Hardening Guide for phpList

phpList Hardening Guide Featured Image

This post will outline recommended steps to harden phpList after install to make it reasonably secure.

phpList is the most popular open-source software for managing mailing lists. Like wordpress, they have a phplist.com for paid hosting services and phplist.org for free self-hosting.

Earlier this week, it was announced that phpList had a critical security vulnerability permitting an attacker to bypass authentication and login as an administrator using an incorrect & carefully-crafted password in some cases. This bug is a result of the fact that [a] PHP is a loosely typed language and [b] the phpList team was using the '==' operator to test for equality of the user's hashed password against the DB. This security pitfall has been known in PHP since at least 2010 (a decade ago!), but I'm sure the same mistake will be made again..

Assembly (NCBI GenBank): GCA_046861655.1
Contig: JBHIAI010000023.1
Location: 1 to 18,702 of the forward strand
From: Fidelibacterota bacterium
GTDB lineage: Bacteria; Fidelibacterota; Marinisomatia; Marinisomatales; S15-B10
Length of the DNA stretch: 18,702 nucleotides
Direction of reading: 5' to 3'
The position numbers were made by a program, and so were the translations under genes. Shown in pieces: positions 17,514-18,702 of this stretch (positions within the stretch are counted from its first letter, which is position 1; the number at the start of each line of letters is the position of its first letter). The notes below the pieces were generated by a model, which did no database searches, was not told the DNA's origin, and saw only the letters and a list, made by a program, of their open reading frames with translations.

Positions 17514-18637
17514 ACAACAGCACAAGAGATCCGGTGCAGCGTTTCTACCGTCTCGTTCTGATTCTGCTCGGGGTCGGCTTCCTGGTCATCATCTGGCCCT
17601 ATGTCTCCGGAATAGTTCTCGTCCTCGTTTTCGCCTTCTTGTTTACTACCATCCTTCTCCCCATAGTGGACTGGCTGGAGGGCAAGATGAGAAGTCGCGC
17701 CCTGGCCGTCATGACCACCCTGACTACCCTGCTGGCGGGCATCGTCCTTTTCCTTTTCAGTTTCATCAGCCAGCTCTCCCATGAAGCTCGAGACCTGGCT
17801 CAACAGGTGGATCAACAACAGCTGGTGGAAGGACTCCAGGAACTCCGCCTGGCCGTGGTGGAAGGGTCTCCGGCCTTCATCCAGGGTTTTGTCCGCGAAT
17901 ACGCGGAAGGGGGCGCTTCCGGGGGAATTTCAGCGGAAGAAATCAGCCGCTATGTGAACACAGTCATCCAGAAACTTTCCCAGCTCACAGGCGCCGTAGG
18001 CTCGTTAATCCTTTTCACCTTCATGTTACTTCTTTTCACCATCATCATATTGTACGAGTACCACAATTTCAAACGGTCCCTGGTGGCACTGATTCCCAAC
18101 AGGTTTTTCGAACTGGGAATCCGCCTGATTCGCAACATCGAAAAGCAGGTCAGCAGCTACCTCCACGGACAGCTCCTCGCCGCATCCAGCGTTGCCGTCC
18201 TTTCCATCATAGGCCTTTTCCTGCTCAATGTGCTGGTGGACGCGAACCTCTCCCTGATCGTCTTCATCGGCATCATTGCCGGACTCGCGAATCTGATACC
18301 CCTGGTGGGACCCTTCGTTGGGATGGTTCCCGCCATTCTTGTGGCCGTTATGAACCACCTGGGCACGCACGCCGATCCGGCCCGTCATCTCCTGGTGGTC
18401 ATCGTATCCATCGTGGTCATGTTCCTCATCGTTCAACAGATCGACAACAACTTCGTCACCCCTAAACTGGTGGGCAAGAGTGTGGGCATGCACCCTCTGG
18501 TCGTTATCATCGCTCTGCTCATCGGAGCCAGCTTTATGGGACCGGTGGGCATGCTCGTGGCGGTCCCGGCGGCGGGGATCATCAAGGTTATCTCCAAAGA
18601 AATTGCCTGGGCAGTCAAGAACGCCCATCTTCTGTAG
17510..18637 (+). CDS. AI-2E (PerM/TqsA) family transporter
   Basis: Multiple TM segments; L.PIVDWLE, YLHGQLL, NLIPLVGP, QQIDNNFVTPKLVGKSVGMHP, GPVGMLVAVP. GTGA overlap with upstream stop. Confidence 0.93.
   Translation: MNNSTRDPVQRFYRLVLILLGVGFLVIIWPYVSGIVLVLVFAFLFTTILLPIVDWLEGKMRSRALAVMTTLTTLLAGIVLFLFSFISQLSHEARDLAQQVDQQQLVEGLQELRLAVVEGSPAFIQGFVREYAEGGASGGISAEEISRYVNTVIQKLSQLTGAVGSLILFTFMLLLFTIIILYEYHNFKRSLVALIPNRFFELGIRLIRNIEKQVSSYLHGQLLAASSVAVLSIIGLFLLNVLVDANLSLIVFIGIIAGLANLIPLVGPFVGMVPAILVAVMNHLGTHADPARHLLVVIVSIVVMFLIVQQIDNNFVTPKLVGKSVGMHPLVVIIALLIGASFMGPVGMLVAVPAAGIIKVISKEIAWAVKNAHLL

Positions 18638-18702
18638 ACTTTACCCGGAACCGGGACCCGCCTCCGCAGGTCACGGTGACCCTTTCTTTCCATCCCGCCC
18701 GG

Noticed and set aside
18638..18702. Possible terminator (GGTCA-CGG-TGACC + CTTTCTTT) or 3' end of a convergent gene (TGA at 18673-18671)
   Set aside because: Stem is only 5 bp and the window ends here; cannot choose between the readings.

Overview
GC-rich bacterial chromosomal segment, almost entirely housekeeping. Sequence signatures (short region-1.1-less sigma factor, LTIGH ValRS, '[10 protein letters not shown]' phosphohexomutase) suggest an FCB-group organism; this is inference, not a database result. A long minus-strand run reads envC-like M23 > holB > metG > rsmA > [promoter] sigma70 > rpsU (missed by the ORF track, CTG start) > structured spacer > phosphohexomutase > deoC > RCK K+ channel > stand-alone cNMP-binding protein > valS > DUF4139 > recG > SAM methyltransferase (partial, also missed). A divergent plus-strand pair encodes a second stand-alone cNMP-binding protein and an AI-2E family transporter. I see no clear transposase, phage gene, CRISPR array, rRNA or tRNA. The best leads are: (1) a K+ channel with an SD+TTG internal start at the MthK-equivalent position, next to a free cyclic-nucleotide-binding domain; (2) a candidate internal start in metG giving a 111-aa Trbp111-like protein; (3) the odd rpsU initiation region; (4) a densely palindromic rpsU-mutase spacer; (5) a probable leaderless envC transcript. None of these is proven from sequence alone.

Indeed, security is porous. There's no such thing as 100% vulnerability-free code, and phpList is no exception. But if we're careful in adding layers of security to our infrastructure, then we might be able to protect ourselves from certain 0-days.

That said, here's my recommended steps to making your phpList install reasonably secure.


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New Look!

Well, my old server died (I think the processor fried itself somehow). Due to school workload, I wasn't able to properly configure a new server until now, thereby this blog has been down for months (and, surprisingly, I've actually had people comment about it being down--mostly because they were unable to flame me, though *shrug*).

Anyway, I've finally got a new (actually, it's quite old) rack-mountable server (minus the rack) running FreeBSD as a replacement. Moreover, I've changed the theme, so this site had both a different software and hardware look!